Japan is still very much a smoker’s paradise despite being outnumbered by non-smokers, as this survey from Nifty into smoking revealed.
Between the 24th and 30th of January 2014 5,098 members of the Nifty monitor group completed a private internet-based questionnaire. No further demographics were given.
You can even get tobacco tea from a vending machine in Japan:
In Q6, banning smoking on pavements (sidewalks for my American readers) illustrates the strength of JT, Japan Tobacco, and its advertising, which has convinced the public that despite Q5 showing that most people are aware of the health issues, impoliteness and the risk of poking children in the eye outweighs taking said children into a smoky cafe and puffing away; as many a foreigner says, Japan must be the only country where it is often easier to smoke inside than outside. Next, banning smoking in bullet trains would be low-priority for me, as on the main Tokyo-Osaka run all the newer trains are non-smoking, but have a smoking room, which I actually think is worse. With a distinct smoking car, it is easy to avoid; with a room, if you happen to get a seat nearby and beside a smoker, their fumes after their visits will be pretty obnoxious.
Where I’d like to see smoking banned is parliament; then I will know that the government is really serious about tackling the issue.
The first question, and perhaps the most significant question is unfortunately the hardest to report on, as they chose not to add percentages to the bar graph, and although the data was split by age bands, it was not split by the sexes.
Currently, about 14% of those aged 39 years old or younger currently smoked, 25% of those in their forties did, 29% of those in their fifties, and 22% of those aged sixty or older. Whether the lower figure for under forties indicates a significant number rejecting smoking, or just something as simple as a larger percentage of females in the sample (other data suggests that men outnumber female smokers 2:1), I do not know. Regarding those who had never smoked, nearly 70% of the 39 and under group said they were, as had 48% of those in their forties, 37% of those in their fifties, and just 24% of those aged sixty or older.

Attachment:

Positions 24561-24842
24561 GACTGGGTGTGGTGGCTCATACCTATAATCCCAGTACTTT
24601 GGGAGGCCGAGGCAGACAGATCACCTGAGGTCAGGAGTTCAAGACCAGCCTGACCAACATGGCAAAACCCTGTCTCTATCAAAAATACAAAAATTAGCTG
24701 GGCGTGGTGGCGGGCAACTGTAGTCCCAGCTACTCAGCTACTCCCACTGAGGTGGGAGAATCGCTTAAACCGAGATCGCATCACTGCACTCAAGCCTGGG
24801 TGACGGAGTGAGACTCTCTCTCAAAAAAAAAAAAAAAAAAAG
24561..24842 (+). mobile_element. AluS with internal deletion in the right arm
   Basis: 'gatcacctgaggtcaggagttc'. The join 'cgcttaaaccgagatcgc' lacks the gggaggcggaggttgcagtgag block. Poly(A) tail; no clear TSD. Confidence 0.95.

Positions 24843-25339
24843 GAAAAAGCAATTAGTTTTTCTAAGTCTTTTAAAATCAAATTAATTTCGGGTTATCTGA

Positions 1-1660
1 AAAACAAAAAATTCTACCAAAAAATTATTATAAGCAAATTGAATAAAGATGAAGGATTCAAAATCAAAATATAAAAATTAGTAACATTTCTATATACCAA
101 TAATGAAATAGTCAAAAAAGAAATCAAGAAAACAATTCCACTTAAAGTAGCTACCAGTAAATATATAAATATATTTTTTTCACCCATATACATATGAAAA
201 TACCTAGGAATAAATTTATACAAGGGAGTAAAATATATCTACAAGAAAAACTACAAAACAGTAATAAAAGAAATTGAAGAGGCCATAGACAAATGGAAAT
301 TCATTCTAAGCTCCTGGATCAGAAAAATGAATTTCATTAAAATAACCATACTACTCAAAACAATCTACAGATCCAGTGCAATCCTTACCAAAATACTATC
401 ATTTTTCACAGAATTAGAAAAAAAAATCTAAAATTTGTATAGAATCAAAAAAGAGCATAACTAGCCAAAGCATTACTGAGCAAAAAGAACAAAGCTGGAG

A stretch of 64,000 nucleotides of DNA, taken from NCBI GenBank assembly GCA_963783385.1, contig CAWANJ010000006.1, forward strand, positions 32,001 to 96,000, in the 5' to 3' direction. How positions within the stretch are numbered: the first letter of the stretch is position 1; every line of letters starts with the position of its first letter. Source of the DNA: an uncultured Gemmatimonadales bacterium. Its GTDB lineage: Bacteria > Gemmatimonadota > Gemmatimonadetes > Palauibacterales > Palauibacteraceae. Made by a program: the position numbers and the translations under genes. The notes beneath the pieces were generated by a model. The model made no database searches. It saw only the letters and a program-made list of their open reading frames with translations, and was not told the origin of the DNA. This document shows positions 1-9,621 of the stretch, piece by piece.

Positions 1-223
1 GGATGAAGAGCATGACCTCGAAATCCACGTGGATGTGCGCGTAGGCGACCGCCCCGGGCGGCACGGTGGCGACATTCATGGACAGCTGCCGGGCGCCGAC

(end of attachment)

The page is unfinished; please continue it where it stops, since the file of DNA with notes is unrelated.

Furthermore, the report also says that about three in ten males in the sample had never smoked, whereas about seven in ten females had never.
Q2: On average about how many cigarettes do you smoke per day? (Sample size=smokers, 24% of 5,098)
Male Female Less than one 1% 2% One 0% 1% Two or three 2% 3% Four or five 4% 9% Six to ten 17% 24% Eleven to fifteen 19% 22% Sixteen to twenty 33% 27% Twenty-one or more 24% 12%
Q3 was another unlabelled graph of why people quit smoking, split into the four age bands seen above. The top reason was for health or maintaining physical strength, with about 20% of those under 60 choosing that reason, whereas 35% of the over sixties did. Additionally, another 22% quit due to becoming ill, then 18% quit due to tax hikes, and around 15% just to save money.
Q4: What are the merits of smoking? Non-smokers, answer what you think they might be. (Sample size=5,098, multiple answer)
Male Female Cheers one up 46% 26% Relaxing 30% 18% Relieves stress 24% 21% Easy to take breaks 22% 13% Communication with fellow smokers 22% 14% Taxes contribute to the country 17% 19% Something to do while waiting 18% 9% Don’t get bothered by silence when smoking 10% 8% Contribute to the tobacco industry 7% 11% Good flavour, taste of tobacco 8% 4% Good for diet 4% 5% Can enjoy as a hobby 5% 3% Good for the brain 3% 1% Looks cool to smoke 2% 4% Other 3% 4% Nothing in particular 23% 33%
For Q5, people were asked about the demerits of smoking, and the results were presented split between smokers, ex-smokers and the never smoked. 64% of smokers and 76% of the rest labelled the raised risk of cancer, lung disease, etc as the biggest minus, then 50% of smokers, 72% of ex-smokers and 80% who had never smoked the possibility of negative health effects in others from second-hand smoke. 76% of smokers and 58% of the rest said money was a demerit and 50% of smokers and around 70% of the rest highlighted rooms smelling of cigarettes or walls turning yellow.
Q6: Where would you like to see becoming all non-smoking? (Sample size=5,098, multiple answer)
Male Female Pavements 65% 79% Bullet trains 53% 63% Restaurants 53% 63% All of my own home 51% 61% Offices 48% 57% Hotel rooms 47% 58% Vehicles 47% 54% Railway stations 43% 50% Cafes 40% 53% My own room 38% 49% Theme parks 34% 44% Public parks 34% 39% Pubs 30% 31% Karaoke boxes 26% 33% Other 4% 4% Nowhere in particular 13% 5%
Q7: When choosing a restaurant, etc that has separate smoking and non-smoking seats, which of the following do you usually choose? (Sample size=5,098, multiple answer)
Non-smoking, and won’t take smoking if non-smoking full 57% Non-smoking, but will take smoking if non-smoking full 18% Smoking, and won’t take non-smoking if smoking full 7% Smoking, but will take non-smoking if smoking full 6% Will take anything 10%